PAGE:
Saturday, March 6, 2010

Elizabeth Green's Front Page Sunday Mag Article on Teachers - I'll Hold My Congratulations

I've only read a third of the article, Building a Better Teacher, but I'm heading for the treadmill at the gym to finish it. So far I am not happy based on who is quoted - Klein, Rhee, Gates and Hanushek. It's all about the teacher. All other factors disappear in a sea of data. I saw so many things in the first 2 pages to criticize I could not go on.

This quote should get some people riled:

"A new generation of economists devised statistical methods to measure 'value-added' to a student's performance by almost every factor imaginable: class size versus per-pupil funding versus curriculum. When researchers ran the numbers in dozens of different studies, every factor under a school's control produced just a tiny impact, except fro one: which teacher the student had been assigned to."

Elizabeth's homework is to read the first week of posts from Eduwonkette, which dealt with the issue of teacher quality in depth. After I finish reading Elizabeth's article we'll decide if we should add Elizabeth the kick line.

Sunday, September 23, 2007

The Teacher Effectiveness Kickline

From Eli Broad and Michael Bloomberg to George Miller and Checker Finn, we’re awash in chatter about measuring and rewarding teacher effectiveness. This week I’ll consider some of the problems with these proposals. What’s missing from this discussion, I argue, is a full exploration of their potential consequences for students, teachers, and schools.

Let me note that I am not opposed to measuring and rewarding teacher effectiveness in principle. But it’s more complicated than most commentators would like to acknowledge, and I hope this week’s postings will help us think about that complexity.

Monday: Tunnel vision syndrome - The teacher effectiveness debate focuses only on a narrow set of the goals of public education, which may endanger other important goals we have for our schools.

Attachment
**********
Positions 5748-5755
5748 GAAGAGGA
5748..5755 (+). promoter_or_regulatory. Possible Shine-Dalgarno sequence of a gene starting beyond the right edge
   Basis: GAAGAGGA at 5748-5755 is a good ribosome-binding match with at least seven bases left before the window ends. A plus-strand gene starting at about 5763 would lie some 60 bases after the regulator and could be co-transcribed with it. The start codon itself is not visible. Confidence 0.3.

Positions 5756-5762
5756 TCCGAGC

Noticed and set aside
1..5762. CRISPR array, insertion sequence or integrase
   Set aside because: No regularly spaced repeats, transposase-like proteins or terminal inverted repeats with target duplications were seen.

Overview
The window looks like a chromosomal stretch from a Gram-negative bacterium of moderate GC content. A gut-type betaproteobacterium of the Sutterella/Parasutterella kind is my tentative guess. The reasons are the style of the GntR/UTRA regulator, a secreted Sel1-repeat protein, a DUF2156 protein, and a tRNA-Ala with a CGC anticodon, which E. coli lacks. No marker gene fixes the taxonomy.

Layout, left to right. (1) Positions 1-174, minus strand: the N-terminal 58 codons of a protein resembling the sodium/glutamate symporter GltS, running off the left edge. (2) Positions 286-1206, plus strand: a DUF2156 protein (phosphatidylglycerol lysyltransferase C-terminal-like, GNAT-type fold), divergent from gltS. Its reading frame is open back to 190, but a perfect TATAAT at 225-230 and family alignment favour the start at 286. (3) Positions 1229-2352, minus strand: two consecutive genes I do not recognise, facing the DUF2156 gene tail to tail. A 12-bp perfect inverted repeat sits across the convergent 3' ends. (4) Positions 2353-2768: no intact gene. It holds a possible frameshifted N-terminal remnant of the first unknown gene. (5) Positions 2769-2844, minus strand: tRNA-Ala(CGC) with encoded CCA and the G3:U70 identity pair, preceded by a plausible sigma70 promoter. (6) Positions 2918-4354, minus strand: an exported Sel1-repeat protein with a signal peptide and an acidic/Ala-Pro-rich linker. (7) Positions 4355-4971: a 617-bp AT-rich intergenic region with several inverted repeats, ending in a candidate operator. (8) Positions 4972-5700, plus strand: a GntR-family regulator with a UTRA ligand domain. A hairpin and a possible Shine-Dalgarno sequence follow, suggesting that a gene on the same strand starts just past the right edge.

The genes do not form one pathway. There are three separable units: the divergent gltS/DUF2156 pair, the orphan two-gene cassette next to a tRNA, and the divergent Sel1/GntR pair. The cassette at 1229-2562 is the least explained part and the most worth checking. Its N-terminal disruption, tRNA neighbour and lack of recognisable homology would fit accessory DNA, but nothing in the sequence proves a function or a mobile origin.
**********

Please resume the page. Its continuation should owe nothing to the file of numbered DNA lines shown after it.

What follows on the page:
Tuesday: No teacher is an island - The teacher effectiveness debate ignores that teachers play many roles in a school. Experienced teachers often serve as anchoring forces in addition to teaching students in their own classrooms. If we don’t acknowledge this interdependence, we may destabilize schools altogether.

Wednesday: Ignoring the great sorting machine - If students were randomly assigned to classrooms and schools, measuring teacher effects would be a much more straightforward enterprise. But when Mrs. Jones is assigned the lowest achievers, and Mrs. Scott’s kids are in the gifted and talented program, matters are complicated immeasurably.

Thursday: Overlooking the oops factor - Everything in the world is measured with error, and the best research on teacher effectiveness takes this very seriously. Yet many of those hailing teacher effectiveness proposals missed out on Statistics 101.

Friday: Disregarding labor market effects - The nature of evaluation affects not only current teachers, but who chooses to join the profession in the future and where they are willing to teach. If we don’t acknowledge that kids that are further behind are harder to pull up, we risk creating yet another incentive for teachers to avoid the toughest schools.

Here we are at mile 26 of the teacher effectiveness marathon - the previous posts are all archived here.

One of the summer’s highlights was a talk at AEI by Chicago labor economist Derek Neal. (Footnote: AEI talks generally make me want to impale myself on a Powerpoint projector, but this one was exceptional.) For those who weren’t there, you can watch the video here.